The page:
Switching jobs? If you have a 401(k) plan it's a good time to review your financial decisions and choices linked to it — a process that's much easier if you understand the options.
There are three workable opportunities for continuing the growth of retirement funds. You can leave it where it is, roll it over to the new employer’s plan or create an individual account of your own. A fourth option — cashing out the account — involves early withdrawal penalties, tax implications and loss of any long-term growth. Figuring out which route offers more advantages for continued investment is the first step.
If you read the plan's agreement, you know that some employer plans accept rollovers, others may not. Plan sponsors maintain the membership guidelines. In some cases, the former employer’s plan allows the sponsor to cash-out the account when you end employment. Withdrawals could trigger income taxes and a 10 percent penalty.
Before you start, gather account documents (statements) and the plan contacts together. When you signed up for the plan, you may have selected both a 401(k) and a Roth IRA. These are two separate accounts.
- 401(k) contributions are not taxed—subject to taxes and penalties for early withdrawal
- Roth contributions are taxed—withdrawals are not taxed (Penalties/taxes may apply on the earnings portion)
It’s a good idea to talk with a financial advisor before starting the process. First, you want to choose the right type of retirement account and secondly avoid paying taxes or penalties for choosing the wrong plan. If you roll the 401(k) into a Roth, prepare to pay taxes on the full amount.
A financial advisor can help in making a good decision as you continue saving. He or she will review the previous employer’s plan and weigh the benefits of the new employer’s retirement plans. More importantly, their involvement will make sure the necessary steps are taken to move your funds without repercussions to you.
If you leave the money in the previous employer’s plan, it’s a good idea to have an advisor review the plan’s progress. It may be time to shift or increase the contributions. If you decide to move the funds, the previous plan’s administrator can send the check to a designated contact. Your advisor can coordinate the transaction.
- 401(k) plans are traditionally pre-selected group funds.
- IRA allows for diversity with stocks, mutual fund, bonds and Exchange Trade Funds (ETF).
Depending on the length of the previous employment, you need to check the vesting schedules. Vesting schedules are tied to the employer’s contributions (employer’s match). The schedules determine the amount and date when the employer’s contributions are legally yours. Your own contributions are fully vested from day one.
Age is another factor. Sometimes, if you switch jobs and turn 55 in the same year, you may withdraw funds from the 401(k) without penalty. Rolling the funds into another 401(k) or IRA imposes a higher age limit of 59 years and six months to avoid withdrawal penalties, depending on the plan. Once again, talking with a financial advisor is the best advice when making financial decisions and avoiding costly mistakes.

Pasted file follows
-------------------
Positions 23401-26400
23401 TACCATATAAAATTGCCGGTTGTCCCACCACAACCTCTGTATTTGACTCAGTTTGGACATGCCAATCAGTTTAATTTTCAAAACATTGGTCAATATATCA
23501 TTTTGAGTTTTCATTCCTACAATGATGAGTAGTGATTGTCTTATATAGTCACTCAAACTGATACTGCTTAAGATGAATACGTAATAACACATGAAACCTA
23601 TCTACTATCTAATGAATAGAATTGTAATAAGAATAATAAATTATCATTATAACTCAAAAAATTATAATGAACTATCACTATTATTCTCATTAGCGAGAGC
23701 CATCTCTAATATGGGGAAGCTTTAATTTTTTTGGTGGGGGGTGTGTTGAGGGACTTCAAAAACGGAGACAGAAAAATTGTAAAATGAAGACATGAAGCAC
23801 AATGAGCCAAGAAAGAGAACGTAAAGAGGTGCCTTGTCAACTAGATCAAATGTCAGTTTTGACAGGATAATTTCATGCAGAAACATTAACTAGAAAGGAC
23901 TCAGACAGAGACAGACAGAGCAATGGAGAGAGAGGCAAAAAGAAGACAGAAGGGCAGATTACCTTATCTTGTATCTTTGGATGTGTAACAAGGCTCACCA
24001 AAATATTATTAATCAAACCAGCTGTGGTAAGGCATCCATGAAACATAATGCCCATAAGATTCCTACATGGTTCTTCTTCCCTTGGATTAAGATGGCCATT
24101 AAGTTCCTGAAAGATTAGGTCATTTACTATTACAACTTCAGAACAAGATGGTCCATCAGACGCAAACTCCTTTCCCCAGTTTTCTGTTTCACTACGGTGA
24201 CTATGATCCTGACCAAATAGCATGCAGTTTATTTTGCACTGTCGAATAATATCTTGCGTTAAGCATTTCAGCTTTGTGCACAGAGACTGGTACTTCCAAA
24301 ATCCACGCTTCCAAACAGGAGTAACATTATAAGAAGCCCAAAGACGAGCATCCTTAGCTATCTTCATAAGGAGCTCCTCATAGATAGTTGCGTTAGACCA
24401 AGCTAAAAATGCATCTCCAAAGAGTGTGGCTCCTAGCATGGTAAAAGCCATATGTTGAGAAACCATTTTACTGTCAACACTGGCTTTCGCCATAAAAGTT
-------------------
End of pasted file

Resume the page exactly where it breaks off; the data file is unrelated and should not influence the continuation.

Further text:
Your new employer may have a waiting period before you can rollover the funds. Your advisor may suggest that you open an investment account to continue contributions during the waiting period. You have 60 days from withdrawal to avoid any penalties.
Opening another account allows you to take advantage of the tax deduction until you make your final decision. Keeping the investment growth active could be more beneficial for you in the long run.
You’ve saved for retirement using an employer’s plan. A financial advisor will help you understand the regulations of moving the retirement funds. They will also help navigate any future changes.
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Luis Rosa CFP® EA is the founder of Build a Better Financial Future, LLC. He has been in the financial services industry since he graduated college in 2001. Luis focuses on working with young up and coming professionals who are looking to better position themselves for a successful financial future.
Luis has been quoted in articles published in NBC News, Investopedia, Business Insider, The Daily News, and several other online publications. In addition to obtaining his securities registrations Series 6, 7, 63, and 66, Luis is also a CERTIFIED FINANCIAL PLANNER™ professional and is enrolled to practice before the IRS. This diverse industry knowledge allows him to best serve his clients by understanding how one financial decision affects the other, allowing him to better guide them toward achieving their goals. To meet and see how Luis may be able to help, contact Luis directly at.
Investment Advisor Representative of Retirement Wealth Advisors Inc. (RWA), 89 Ionia NW, Suite 600, Grand Rapids, MI 49503 (800) 903-2562. Investment Advisory Services are offered through RWA. Build a Better Financial Future and RWA are not affiliated.
This information is designed to provide general information on the subjects covered, it is not, however, intended to provide specific legal or tax advice and cannot be used to avoid tax penalties or to promote, market, or recommend any tax plan or arrangement. Please note that Build a Better Financial Future, LLC and its affiliates do not give legal or tax advice. You are encouraged to consult your tax advisor or attorney.